A question about English identity moved the conversation to the relationship between Britain and the European Union. Sam noted that, returning to the UK every summer for the last eight years, he’d noted an increase in the number of Union Jacks he saw around, and he wanted to know if there was any basis to this. John added that most people born in the UK do not identify as British, though often immigrants or those raise abroad do. Instead, there does seem to be an increase in specifically English nationalism, but the reasons remain unclear. Adam said that in a very impressionistic way he thought this nationalist moment was related to the disappearance of national decline as a key cultural trope sometime in the 90s, with the increase in self-confidence in England and England’s role in the global economy, especially as London in particular became hip and cool, an independent hub and an actor on the global stage.

But how will the rest of Europe respond to England’s new sense of its own role relative to Europe and the world?

But how will the rest of Europe respond to England’s new sense of its own role relative to Europe and the world? Adam and John both thought that a “hard Brexit” was most likely, with Theresa May claiming a mandate and the E.U. likely wanting to make leaving as unpleasant as possible for Britain to discourage other countries from rethinking their relationship to the project. John pointed out that a key lie of the Leave campaign was the idea that capital could continue to move freely between Britain and the E.U. while labor wouldn’t. If the E.U. can successfully demonstrate that capital and labor move together in the economic system, which would simply mean enforcing the terms of a “hard Brexit,” then Britain could be seen to lose out, economically. This move wouldn’t necessarily be seen as the E.U. punishing Britain, since the former could claim that it was simply fulfilling the terms of its agreements. Adam went further, suggesting that, if the European Union wanted to be serious about being a indissoluble federation, then this kind of secession should not be tolerated so readily. The E.U. should, in this case, chip away at Britain by offering incentives to small regions interested in joining back into the E.U. He conceded that the E.U. was unlikely to take this kind of action against Britain. However, the fact that it was shocking to hear someone articulate a federalist position, which had been a prominent part of E.U. politics in the past, shows the extent to which that vision of the E.U. had been marginalized.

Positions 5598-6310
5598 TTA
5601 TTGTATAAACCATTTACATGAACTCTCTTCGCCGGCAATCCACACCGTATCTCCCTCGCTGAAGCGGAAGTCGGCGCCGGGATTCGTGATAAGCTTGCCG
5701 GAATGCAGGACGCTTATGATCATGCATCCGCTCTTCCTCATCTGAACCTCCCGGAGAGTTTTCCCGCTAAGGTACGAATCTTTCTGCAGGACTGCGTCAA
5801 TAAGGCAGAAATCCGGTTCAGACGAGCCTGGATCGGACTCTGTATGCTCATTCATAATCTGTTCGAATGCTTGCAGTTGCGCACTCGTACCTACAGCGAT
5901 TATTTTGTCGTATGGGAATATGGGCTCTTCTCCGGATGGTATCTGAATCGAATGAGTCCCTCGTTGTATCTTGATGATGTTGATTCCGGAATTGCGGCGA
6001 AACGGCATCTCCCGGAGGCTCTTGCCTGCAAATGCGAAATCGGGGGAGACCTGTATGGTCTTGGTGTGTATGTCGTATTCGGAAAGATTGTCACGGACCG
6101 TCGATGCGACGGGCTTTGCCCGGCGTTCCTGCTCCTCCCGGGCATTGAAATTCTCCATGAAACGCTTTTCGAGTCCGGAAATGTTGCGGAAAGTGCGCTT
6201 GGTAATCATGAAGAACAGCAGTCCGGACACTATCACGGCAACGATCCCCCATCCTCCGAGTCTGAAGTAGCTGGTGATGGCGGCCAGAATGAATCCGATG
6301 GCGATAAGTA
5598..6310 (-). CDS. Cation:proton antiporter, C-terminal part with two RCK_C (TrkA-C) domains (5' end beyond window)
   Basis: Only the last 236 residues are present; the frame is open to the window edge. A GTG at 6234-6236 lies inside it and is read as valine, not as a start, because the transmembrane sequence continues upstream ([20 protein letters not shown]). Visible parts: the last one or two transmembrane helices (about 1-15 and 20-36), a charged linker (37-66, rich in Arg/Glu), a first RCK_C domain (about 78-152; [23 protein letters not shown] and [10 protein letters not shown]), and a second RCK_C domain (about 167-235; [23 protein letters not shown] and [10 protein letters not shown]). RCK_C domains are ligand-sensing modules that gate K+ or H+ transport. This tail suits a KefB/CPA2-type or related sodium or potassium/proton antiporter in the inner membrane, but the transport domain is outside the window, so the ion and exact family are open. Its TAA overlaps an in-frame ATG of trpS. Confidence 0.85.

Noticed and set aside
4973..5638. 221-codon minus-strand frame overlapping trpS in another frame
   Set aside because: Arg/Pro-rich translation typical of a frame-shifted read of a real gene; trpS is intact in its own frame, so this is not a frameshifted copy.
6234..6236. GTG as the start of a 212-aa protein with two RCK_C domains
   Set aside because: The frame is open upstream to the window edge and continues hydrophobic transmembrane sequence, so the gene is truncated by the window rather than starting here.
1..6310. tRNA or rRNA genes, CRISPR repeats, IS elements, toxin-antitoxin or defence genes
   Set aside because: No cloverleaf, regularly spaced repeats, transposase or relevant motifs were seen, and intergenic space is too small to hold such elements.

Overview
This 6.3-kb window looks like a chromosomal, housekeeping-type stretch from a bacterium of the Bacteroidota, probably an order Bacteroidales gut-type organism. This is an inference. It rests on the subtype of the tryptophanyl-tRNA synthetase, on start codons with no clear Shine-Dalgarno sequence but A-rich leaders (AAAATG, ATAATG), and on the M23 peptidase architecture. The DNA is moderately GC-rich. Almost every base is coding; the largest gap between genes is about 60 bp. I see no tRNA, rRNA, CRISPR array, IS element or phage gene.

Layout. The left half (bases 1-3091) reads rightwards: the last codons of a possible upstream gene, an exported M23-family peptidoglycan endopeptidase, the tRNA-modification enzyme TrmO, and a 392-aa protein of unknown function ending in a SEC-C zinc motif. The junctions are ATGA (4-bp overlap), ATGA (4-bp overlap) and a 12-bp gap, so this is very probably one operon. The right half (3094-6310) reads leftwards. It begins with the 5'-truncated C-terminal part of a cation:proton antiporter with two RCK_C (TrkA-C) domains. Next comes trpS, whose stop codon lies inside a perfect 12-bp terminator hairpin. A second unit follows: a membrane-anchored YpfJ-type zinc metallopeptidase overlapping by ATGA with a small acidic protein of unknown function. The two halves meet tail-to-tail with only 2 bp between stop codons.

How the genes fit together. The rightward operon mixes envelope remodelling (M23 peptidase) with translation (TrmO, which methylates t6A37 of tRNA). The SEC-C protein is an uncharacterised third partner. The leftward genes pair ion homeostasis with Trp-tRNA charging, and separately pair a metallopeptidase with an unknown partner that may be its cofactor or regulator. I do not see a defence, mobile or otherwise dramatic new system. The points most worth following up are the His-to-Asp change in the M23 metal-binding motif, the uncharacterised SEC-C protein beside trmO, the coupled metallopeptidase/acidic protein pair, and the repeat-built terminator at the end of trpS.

The audience-engagement portion of the conversation included questions about preventing a domino effect in Europe, whether or not there was some actual problem that lay at the heart of the Brexit vote as opposed to political smoke and mirrors, and how the E.U. could avoid being perceived as a bureaucratic bully or an organization that was trying to behave like a nation-state. Probably the most poignant question came from Susan, who lamented the Remain campaign’s inability to provide a rhetoric of solidarity with Europe, which had once been treated like the savior of the U.K. “This was the great post-war project; let’s elevate the tone a little bit.”

 

Jake Purcell is the History in Action Research Associate at the Council for European Studies and a Ph.D. candidate in medieval history at Columbia University.

 

Published on December 5, 2016.
Photo: The European Institute at Columbia University